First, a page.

Friday, February 09, 2018

Investor concerns, compliance risks top OCIE 2018 exam priorities

By Amy Leisinger, J.D.

The SEC’s Office of Compliance Inspections and Examinations has announced its 2018 examination priorities in its continuing effort to encourage compliance, prevent fraud, and identify and monitor potential risks. This year’s priorities focus on five main areas: (1) compliance of and risks associated with service providers; (2) issues directly affecting retail investors; (3) the activities and operations of the Financial Industry Regulatory Authority and the Municipal Securities Rulemaking Board; (4) cybersecurity; and (5) anti-money laundering programs.

As markets and products and services evolve, OCIE remains committed to those aspects of the industry posing the greatest potential risks to investors and/or to market integrity, said OCIE Director Pete Driscoll.

Retail investors. For retail investors, OCIE examinations will focus on disclosures concerning the costs of investing and potential conflicts of interest, calculation of fees and expenses, and supervision of sales representatives. The staff will continue to examine investment advisers and broker-dealers that offer investment advice through automated or digital platforms or that are associated with wrap fee programs that charge investors a single, bundled fee based on percentage of assets. OCIE will also review how broker-dealers oversee interactions with senior investors and maintain internal controls designed to supervise representatives and examine mutual funds and ETFs that have experienced poor performance, are managed by less-experienced advisers, or hold securities difficult to value in times of market stress. As cryptocurrencies continue to evolve, examiners will review risk disclosures made by registrants involved in offers and sales and whether financial professionals maintain adequate safeguards to protect these assets from misappropriation. Examinations will specifically target circumstances in which retail investors may have been harmed, OCIE explains.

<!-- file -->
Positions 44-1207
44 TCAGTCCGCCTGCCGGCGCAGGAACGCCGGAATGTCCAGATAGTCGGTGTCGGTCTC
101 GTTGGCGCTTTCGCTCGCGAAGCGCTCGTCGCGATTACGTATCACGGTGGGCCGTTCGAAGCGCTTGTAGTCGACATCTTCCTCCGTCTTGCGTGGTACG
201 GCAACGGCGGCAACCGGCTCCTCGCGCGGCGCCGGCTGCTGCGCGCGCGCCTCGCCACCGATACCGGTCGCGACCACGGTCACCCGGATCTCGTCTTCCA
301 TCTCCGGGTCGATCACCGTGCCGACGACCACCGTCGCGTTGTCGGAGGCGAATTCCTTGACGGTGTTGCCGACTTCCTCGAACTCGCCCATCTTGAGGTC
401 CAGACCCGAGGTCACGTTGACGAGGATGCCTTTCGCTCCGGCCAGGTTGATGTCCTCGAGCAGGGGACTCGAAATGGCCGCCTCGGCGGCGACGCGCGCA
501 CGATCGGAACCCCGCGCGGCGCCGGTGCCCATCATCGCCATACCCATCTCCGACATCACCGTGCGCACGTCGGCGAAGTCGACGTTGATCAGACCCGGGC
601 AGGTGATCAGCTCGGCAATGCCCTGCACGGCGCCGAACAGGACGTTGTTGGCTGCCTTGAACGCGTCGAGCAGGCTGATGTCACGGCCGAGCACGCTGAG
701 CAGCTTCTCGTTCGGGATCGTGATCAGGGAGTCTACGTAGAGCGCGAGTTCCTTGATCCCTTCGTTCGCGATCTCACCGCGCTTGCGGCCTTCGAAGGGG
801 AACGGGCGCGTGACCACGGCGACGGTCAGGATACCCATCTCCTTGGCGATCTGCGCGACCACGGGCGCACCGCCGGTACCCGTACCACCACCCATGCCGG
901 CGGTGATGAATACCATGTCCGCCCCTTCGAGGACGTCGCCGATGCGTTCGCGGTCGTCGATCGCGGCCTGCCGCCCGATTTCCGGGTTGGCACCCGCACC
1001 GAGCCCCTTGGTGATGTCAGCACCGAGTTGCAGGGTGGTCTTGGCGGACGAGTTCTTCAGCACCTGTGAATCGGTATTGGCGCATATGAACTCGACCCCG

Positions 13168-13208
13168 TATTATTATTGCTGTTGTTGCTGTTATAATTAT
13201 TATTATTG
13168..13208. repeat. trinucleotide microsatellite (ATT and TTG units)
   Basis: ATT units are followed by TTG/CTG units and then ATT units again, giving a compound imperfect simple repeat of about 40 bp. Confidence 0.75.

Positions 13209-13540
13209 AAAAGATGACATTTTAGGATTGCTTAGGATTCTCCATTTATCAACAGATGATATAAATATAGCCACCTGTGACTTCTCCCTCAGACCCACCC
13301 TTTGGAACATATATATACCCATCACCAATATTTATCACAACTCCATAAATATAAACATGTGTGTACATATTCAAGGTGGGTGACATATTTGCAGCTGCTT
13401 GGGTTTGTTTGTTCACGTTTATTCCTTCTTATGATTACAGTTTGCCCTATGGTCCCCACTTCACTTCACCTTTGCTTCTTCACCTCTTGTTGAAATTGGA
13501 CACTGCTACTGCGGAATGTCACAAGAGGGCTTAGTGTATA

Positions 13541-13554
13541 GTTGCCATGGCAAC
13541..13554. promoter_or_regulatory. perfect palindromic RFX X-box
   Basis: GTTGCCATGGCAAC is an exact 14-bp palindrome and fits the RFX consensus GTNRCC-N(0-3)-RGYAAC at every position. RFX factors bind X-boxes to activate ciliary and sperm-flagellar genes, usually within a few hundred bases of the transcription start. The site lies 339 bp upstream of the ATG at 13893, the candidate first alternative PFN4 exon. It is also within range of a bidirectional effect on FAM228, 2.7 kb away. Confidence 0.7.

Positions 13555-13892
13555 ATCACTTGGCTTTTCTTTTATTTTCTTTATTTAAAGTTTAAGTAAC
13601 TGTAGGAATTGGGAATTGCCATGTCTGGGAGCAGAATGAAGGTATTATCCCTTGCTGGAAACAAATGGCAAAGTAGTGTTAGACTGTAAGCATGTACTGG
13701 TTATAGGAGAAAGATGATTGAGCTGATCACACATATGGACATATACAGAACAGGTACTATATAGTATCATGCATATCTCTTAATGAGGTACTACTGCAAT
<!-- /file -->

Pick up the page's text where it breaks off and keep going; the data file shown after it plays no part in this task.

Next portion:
Compliance and risks in market infrastructure. OCIE will continue to examine the operations and compliance of entities that provide services critical to the proper market functioning, including clearing agencies, national securities exchanges, and transfer agents. The staff will annually examine clearing agencies that the Financial Stability Oversight Council has designated as systemically important, focusing on compliance with the SEC’s standards for covered clearing agencies and corrective actions taken in response to prior examinations. OCIE will also review internal audits conducted by exchanges, the payment of fees, and the operation of certain NMS plans and examinations of transfer agents will focus on transfers, recordkeeping, and the safeguarding of assets. The staff will also evaluate SCI entities to ensure that they have effectively implemented written policies and procedures and controls and assess entities’ business continuity plans and risk management activities.

Other priorities. OCIE will continue to examine the effectiveness and operations of both FINRA and the MSRB, as well as the quality of FINRA’s broker-dealer examinations. Examiners will also work with firms to identify and manage cybersecurity risks and examinations will focus on governance and risk assessment, access controls, data loss prevention, and training, among other things. The staff will also will examine whether entities are complying with applicable anti-money laundering requirements and adapting their programs to properly address risks.

OCIE notes that the published 2018 priorities are not exhaustive and that it may conduct examinations relating to risks, issues, and policy matters that arise from market developments or new information that comes from tips, complaints, and referrals.

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